Sammy Hagar Invites David Lee Roth to Tour: ‘Come on Motherf—er’
"It's time. Nobody else is gonna do it," Hagar declared to radio host Howard Stern. "If [original Van Halen singer] Dave [Lee Roth] goes out, he can't sing my stuff. [But] we can do a few of the early Van Halen songs. I have no problem with that; I did it when I was in Van Halen. This is really a celebration of all that, and we are the only ones who can do it."
Hagar will be backed by his band the Circle, featuring former Van Halen bassist Michael Anthony. Guitar legend Joe Satriani, who joined forces with Hagar in Chickenfoot, will also be along for the trek. Hagar also explained that he’ll have an open invitation policy to other musicians, including Van Halen’s former members.
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"We're gonna invite every musician in every town,” the singer insisted. “First of all, whenever you play, if there's a guitar player in town, no matter what city it is, they come out to see Joe, just like they used to for Eddie [Van Halen]. So if we've got other guitar players, we'll get them involved, other singers, get them involved. If Alex Van Halen wants to jump up, if David Lee Roth wants to come out and join us, come on, motherfucker. You are welcome. This is about Van Halen."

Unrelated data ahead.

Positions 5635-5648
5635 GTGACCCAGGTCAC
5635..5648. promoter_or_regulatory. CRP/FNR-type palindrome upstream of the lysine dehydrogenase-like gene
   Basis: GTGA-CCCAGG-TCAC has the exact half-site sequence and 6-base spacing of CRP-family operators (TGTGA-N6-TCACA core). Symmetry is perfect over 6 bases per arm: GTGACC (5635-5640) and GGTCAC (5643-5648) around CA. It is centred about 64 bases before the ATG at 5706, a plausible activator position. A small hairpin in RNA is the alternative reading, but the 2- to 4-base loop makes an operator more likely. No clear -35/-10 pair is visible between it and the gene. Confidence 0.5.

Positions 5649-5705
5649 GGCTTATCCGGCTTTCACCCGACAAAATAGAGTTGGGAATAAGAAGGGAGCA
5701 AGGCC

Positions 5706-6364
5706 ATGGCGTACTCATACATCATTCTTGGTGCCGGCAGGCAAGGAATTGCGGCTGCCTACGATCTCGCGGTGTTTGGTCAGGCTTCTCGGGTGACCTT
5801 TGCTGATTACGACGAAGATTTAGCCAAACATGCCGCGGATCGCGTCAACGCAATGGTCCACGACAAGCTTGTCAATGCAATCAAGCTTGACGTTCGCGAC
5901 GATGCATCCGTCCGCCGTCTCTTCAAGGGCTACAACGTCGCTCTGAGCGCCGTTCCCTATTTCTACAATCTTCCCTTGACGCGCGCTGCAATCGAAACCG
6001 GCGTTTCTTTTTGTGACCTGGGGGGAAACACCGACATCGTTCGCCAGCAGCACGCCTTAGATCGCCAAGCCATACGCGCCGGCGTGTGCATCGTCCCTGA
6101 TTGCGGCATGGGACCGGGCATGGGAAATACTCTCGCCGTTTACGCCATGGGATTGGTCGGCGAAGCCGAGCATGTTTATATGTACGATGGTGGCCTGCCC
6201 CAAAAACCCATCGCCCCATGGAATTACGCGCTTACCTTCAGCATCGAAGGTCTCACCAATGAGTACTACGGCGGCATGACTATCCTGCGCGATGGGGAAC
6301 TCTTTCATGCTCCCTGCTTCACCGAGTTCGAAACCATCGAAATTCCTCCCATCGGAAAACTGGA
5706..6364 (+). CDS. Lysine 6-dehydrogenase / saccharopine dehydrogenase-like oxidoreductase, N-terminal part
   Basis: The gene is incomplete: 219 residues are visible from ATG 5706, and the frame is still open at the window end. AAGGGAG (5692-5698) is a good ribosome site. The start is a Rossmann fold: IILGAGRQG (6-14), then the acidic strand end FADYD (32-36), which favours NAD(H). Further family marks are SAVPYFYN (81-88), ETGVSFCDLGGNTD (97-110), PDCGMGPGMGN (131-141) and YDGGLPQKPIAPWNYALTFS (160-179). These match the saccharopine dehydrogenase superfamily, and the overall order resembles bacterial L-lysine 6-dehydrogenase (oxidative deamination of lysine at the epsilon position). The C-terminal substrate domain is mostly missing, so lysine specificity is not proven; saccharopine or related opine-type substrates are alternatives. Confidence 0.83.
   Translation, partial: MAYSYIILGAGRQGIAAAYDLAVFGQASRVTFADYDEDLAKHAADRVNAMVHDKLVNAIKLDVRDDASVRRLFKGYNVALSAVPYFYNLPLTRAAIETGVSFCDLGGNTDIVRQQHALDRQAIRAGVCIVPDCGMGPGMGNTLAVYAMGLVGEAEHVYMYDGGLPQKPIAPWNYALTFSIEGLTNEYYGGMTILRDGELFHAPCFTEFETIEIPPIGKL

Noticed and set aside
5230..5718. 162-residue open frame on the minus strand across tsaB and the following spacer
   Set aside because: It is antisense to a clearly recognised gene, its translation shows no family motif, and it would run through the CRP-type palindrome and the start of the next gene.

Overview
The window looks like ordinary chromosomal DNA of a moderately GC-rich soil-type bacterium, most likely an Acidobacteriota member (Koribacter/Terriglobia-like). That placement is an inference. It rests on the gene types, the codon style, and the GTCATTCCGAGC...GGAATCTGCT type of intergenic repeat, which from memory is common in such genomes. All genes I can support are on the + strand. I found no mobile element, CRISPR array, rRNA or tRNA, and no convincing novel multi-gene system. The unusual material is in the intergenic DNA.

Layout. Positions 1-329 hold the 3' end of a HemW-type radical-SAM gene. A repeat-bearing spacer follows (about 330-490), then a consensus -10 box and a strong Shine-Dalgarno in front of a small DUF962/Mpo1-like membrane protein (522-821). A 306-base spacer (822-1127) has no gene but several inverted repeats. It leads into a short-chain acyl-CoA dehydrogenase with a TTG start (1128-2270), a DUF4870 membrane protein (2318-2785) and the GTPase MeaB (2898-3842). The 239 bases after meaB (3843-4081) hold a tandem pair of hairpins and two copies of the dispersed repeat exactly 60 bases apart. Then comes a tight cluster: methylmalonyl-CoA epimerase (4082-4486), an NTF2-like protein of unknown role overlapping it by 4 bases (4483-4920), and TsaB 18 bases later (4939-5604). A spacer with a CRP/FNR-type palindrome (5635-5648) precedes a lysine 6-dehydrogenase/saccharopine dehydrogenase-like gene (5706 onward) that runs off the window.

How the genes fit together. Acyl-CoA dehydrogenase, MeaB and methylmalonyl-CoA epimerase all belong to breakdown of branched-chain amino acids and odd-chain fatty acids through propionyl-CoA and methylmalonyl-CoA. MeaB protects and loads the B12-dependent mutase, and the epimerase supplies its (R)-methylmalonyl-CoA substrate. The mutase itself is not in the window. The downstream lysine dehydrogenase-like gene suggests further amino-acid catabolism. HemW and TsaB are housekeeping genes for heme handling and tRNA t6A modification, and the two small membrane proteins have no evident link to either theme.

Don't Expect Either Musician to Accept Hagar's Offer
Despite Hagar’s enthusiasm, the likelihood of Roth or Alex Van Halen joining him onstage seems extremely remote. Previously, all of the parties were involved in conversations surrounding the Kitchen Sink tour, which would have seen every past and present Van Halen member taking part in an extended trek. Those plans fell apart when Eddie's health began to rapidly deteriorate.
“For them not to have done something for Eddie Van Halen, the greatest guitar player in the world, on the planet. Greatest rock musician, I’m telling ya. It’s ugly,” Hagar bemoaned in a recent interview, prior to the announcement of his tour.
“I don't know, maybe it's just '80s bands,” Wolfgang Van Halen, Eddie’s son, commented in a separate interview discussing Van Halen’s tumultuous nature. “There's something about '80s bands where it was the cool thing to be dicks. But some things just don't work out and it seems like [a tribute concert] is one of them.”